- Commodities trader Cargill set a goal for food manufacturers in its international shipping units to cut carbon emissions 15% by 2020 and meet U.N. regulations, Reuters reports.
- Cargill also seeks to cut total greenhouse gas emissions by 10% across its entire operation by 2025.
- The company is leasing newer, more fuel efficient ships while also working with its current leased fleet of 650 vessels to reduce emissions via retrofits.
The global shipping industry is responsible for 2.5% of the world's greenhouse gas emissions, according to the International Maritime Organization (IMO).
The derogatory effect these massive ships used to carry around 90% of world trade can have on the environment, especially the oceans, is huge.
As a result, and in collaboration with the United Nations Framework Convention on Climate Change (UNFCCC) —also known as the Paris Agreement of 2016 — the IMO this year adopted an initial strategy on the reduction of greenhouse gas (GHG) emissions from ships.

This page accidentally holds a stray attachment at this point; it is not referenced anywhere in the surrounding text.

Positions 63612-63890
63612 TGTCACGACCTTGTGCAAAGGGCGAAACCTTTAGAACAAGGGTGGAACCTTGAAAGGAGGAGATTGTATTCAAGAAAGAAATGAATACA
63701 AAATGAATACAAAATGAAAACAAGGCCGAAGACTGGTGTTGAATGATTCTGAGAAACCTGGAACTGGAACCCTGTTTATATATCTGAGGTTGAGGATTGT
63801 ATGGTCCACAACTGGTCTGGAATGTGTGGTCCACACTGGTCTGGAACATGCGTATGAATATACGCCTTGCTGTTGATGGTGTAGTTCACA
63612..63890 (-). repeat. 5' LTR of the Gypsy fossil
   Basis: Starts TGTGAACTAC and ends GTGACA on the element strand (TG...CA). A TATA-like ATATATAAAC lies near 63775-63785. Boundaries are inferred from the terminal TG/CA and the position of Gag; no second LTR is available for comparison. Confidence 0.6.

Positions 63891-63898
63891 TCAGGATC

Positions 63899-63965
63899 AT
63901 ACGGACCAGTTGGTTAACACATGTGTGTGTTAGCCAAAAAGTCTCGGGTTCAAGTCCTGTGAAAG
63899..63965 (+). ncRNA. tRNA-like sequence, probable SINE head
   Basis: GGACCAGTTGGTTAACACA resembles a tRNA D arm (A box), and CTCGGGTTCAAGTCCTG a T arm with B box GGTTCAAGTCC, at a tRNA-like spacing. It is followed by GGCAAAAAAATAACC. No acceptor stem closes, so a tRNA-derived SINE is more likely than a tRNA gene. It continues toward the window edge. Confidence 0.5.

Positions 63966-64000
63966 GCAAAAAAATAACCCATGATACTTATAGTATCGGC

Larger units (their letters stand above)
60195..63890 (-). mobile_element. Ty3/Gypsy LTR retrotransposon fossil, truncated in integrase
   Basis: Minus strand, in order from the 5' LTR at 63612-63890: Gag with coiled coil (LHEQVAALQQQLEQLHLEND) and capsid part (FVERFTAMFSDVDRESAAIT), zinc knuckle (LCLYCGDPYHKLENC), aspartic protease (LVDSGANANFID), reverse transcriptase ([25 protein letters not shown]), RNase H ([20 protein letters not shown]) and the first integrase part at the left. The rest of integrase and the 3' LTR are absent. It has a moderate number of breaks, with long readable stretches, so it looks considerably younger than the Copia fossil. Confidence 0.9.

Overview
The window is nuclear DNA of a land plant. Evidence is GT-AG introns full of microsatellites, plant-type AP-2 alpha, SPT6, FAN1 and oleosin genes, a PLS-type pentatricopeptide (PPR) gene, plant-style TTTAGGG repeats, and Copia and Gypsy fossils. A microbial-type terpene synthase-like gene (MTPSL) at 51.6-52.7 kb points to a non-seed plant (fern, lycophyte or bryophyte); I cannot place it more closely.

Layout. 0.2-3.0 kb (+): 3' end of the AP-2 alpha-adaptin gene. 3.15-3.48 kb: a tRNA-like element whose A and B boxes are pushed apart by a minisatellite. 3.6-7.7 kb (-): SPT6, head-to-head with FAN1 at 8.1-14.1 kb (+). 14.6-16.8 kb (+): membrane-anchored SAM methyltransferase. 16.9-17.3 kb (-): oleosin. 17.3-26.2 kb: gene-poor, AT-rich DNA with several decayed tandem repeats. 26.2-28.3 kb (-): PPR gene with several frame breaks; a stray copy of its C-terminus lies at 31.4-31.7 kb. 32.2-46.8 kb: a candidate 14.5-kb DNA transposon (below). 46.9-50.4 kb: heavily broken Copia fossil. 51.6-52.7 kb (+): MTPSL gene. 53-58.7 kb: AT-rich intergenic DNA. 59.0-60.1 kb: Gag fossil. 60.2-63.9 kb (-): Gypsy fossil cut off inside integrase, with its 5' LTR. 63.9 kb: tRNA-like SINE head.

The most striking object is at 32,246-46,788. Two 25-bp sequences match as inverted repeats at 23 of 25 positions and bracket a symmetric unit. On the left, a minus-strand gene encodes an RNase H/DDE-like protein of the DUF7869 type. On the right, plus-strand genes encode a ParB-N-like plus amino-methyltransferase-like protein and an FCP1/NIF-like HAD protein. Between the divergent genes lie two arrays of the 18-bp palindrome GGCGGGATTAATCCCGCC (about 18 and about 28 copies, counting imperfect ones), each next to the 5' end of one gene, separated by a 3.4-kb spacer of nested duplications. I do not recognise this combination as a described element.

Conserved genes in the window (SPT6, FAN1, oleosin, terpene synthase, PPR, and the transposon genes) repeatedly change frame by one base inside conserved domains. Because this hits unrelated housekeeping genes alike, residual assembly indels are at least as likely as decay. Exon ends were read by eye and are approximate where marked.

In addition to reducing GHG emissions by at least 50% by 2050, compared to 2008, the IMO is pursuing efforts toward phasing them out entirely. Two more key points of the new strategy include implementing further phases of energy efficiency design for new ships and reducing CO2 emissions per transport work, as an international average, by at least 40% by 2030.
Cargill, while not owning its own ships, is working to make the shipping companies it works with to become more efficient and help the IMO reach its goals.
"Cargill firmly believes that reducing CO2 in ocean transportation is the right thing to do and makes economic sense," a Cargill spokesperson told Supply Chain Dive. "The maritime shipping industry must do its part to reduce its impact in the face of a changing climate. We welcome the agreement reached by the IMO, and we have previously called for aggressive targets in the dry bulk shipping industry to reduce CO2 emissions."
In fact, the spokesperson noted, the company’s newly published corporate responsibility report for ocean transportation was being written prior to the IMO decision.